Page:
In many ways, Huawei’s progress from a company which started with just $5680 in a decrepit building to a global brand with annual sales of over $86 billion mirrors the city in which it was started – Shenzhen.
In just three decades, Shenzhen has transformed from a village to a towering metropolis with a reputation for innovation and being at the cutting edge of technology, earning it the nickname of the Silicon Valley of the East.
It’s here that Huawei invited ProPakistani to show what enabled it to scale to this level.
Over a few days, I got to talk to the people behind Huawei’s branding, the Kirin 980, EMUI 9.0, Quality Assurance and other projects like IoT and connected homes. We visited the $1.5 billion Huawei campus, saw the P20’s journey from silicon wafers to a smartphone on an assembly line, and witnessed robots abusing Smartphones in the name of durability testing.
The main thing that stood out throughout the experience was Huawei’s relentless focus on innovation.
“Everyone at Huawei is aware of the importance of Research & Development (R&D). We outspent Apple with over $13 billion spent on R&D last year. Out of a total of 180,000 employees, over 80,000 work on R&D,” said Mr. Jerry, Director – Global Brand Partnership, Huawei CBG.
The efforts to inculcate innovation at every level have resulted in the company jumping to the number 2 spot in the list of smartphone makers in the world. Innovations like a triple camera on the P20, certified safe supercharging technology, AI-powered chipsets, and others have helped the company grow 41% annually in Q2 2018 amidst declining global smartphone shipments.
Apart from the US, where the company faces regulatory hurdles, Huawei has managed to provide a credible challenge to the duopoly of Apple and Samsung in almost every region.
The company has four major series – the Y series focused on the budget market, the Mate series for power users, the P series which combines the best tech has to offer with style and the Nova series, which is proving to be extremely popular among the younger demographic and women in particular, who make up 50% of all sales.
Interestingly, among all markets in the Middle East and Africa region, the Nova series has performed the best in Pakistan.
“Even we were caught by surprise at the strong sales in Pakistan, which surpasses estimates”, said a Huawei executive while talking about the Nova series.
So how does Huawei plan to maintain momentum and catch up to Samsung?
The upcoming Mate 20 Pro is going to pave the way. The flagship will refine the P20 Pro’s triple camera setup, which is still ranked as the best camera on any smartphone months after launch. It will be powered by the Kirin 980, which is the first 7nm chip in the world (Huawei announced it before Apple, an executive assured us) and it will feature significantly improved AI capabilities.
“Kirin 980 is a breakthrough chip. It features the world’s first cortex-A76 architecture chipset, the world’s first dual NPU design, improves performance by 20% and power efficiency by upto 58%”, said Mr. Benjamin Wang, Deputy General Manager – Wireless Terminal Chipset Business Unit at Huawei CBG.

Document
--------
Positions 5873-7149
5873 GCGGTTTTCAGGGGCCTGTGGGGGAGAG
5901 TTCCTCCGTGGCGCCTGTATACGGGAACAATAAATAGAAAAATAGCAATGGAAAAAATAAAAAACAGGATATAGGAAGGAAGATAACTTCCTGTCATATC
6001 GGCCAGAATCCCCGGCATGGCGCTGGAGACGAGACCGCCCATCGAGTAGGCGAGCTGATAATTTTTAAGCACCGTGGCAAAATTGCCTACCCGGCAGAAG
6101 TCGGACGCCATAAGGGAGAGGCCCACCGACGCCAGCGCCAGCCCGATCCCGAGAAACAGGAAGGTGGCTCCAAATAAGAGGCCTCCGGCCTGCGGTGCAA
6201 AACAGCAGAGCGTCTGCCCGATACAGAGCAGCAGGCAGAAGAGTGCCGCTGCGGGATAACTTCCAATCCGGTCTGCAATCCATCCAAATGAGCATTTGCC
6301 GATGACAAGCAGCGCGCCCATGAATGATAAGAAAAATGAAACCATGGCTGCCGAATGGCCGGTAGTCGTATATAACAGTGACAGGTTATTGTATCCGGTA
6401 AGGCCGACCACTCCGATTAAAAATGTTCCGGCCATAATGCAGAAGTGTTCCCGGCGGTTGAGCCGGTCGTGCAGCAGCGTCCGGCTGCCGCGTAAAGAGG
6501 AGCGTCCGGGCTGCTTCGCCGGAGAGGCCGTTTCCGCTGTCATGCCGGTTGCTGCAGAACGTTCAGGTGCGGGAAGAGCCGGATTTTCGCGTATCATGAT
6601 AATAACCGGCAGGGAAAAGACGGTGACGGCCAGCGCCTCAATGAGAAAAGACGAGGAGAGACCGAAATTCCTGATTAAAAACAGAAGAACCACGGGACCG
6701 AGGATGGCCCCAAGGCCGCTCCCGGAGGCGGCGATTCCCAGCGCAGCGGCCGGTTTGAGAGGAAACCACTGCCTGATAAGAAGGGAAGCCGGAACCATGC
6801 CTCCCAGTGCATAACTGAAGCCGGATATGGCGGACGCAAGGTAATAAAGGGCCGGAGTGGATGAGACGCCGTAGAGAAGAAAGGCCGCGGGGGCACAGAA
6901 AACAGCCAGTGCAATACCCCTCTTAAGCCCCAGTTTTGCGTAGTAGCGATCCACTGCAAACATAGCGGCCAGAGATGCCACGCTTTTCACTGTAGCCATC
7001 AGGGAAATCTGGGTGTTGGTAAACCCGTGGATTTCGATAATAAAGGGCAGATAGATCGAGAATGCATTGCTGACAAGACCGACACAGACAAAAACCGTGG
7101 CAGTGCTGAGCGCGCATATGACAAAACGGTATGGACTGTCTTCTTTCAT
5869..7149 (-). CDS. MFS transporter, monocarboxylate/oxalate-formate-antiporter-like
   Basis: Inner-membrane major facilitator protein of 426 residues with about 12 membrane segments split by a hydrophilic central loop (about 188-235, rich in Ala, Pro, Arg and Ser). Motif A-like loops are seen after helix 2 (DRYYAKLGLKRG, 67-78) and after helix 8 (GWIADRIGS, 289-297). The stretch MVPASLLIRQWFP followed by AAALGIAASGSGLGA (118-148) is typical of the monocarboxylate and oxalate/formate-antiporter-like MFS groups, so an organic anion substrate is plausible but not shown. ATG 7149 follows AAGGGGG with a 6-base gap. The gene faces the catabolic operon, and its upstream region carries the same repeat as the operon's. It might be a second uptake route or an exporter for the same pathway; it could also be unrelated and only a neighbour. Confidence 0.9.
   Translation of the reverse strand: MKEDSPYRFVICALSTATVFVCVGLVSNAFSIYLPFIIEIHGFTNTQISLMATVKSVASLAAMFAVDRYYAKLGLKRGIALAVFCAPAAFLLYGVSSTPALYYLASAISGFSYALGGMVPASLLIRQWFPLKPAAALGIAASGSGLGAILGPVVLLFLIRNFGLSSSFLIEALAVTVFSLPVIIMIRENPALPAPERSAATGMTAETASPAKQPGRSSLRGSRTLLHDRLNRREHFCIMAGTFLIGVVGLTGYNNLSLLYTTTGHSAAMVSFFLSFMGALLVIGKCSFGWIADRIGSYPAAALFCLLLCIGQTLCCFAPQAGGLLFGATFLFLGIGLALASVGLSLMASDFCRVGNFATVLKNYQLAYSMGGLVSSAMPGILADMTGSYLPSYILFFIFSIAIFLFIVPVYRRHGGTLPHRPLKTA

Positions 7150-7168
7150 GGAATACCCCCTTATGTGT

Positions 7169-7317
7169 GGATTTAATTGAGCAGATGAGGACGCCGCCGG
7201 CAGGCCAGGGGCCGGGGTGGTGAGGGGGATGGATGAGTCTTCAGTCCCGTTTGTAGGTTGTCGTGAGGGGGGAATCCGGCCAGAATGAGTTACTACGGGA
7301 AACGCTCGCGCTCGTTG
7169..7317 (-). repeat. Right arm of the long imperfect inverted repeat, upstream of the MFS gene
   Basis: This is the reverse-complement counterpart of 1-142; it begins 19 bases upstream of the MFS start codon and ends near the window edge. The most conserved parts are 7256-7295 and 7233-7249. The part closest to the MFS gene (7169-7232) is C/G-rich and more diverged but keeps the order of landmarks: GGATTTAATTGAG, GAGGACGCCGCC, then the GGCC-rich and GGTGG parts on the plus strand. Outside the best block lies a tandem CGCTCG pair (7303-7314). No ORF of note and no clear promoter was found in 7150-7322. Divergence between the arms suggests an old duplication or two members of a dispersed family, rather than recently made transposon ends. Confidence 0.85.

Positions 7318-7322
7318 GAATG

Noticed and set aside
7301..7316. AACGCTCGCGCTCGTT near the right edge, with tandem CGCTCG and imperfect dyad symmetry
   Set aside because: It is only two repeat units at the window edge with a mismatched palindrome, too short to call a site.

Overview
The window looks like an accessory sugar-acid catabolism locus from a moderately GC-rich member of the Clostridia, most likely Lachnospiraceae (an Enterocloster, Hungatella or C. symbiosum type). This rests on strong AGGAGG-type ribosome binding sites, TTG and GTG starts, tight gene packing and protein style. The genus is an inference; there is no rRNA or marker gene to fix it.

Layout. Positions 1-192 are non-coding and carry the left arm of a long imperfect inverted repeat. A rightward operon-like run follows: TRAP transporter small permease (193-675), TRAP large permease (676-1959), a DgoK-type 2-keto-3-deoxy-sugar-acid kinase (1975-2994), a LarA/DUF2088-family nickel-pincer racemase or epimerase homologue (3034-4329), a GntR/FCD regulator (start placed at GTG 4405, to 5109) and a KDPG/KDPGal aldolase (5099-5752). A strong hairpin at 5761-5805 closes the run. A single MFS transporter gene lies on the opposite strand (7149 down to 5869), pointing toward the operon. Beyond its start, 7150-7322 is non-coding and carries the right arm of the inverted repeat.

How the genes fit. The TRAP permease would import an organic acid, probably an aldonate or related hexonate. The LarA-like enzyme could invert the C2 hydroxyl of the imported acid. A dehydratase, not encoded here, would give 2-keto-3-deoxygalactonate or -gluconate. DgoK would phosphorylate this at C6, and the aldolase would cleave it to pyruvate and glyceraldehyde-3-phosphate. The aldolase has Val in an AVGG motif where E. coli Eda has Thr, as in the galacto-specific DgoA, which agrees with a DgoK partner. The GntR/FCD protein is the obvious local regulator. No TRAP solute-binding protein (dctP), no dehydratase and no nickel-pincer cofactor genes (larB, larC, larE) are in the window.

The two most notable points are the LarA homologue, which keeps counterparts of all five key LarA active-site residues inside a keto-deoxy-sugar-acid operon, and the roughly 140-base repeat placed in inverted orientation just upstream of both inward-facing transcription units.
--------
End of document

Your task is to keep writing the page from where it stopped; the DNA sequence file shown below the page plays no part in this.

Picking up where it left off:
Then there are headliner features like a 6.9-inch display and a redesigned EMUI which the company promises will be simpler and more feature rich compared to vanilla Android and other skins.
“We went back to the drawing board and redesigned EMUI to be simpler and more intuitive. We’ve reduced the number of taps and actions it takes to get to a setting and the number of settings themselves. A huge focus has been to embrace natural design – which means we’ve weaved nature into the interface to instill a sense of calm and peace when using the device. Ultimately, we want to enrich and allow our users to lead balanced lives”, said Mr. Ryan Lui, AVP – Software Marketing, Huawei CBG.
Topping it all off is rigorous quality control. “So that we aren’t forced to recall millions of smartphones unlike our competition”, said Mr. Chang, Director – Handset Quality at Huawei CBG while practically laughing out loud.
In a detailed presentation about the Nova series, Ms. Fang Fei, Vice President – Handset Business, Huawei CBG, explained how the series had struck a chord with the younger demographics and sold over 40 million units since 2016. “We want Nova series to be the ultimate device for youngsters. That means attractive designs, a great selfie experience, strong multimedia capabilities and a variety of colors to express your personal taste”, she added.
Talking with Huawei executives across various divisions and seeing how the company operates, I was left with the distinct impression that its rise has been anything but accidental – and it’s here to stay. Who knows, maybe in a year from now as we prepare for the Mate 30 Pro, Huawei will manage to even sneak the top spot from Samsung.
Note: This article was produced in partnership with Huawei, who sponsored a trip to China for select Pakistani journalists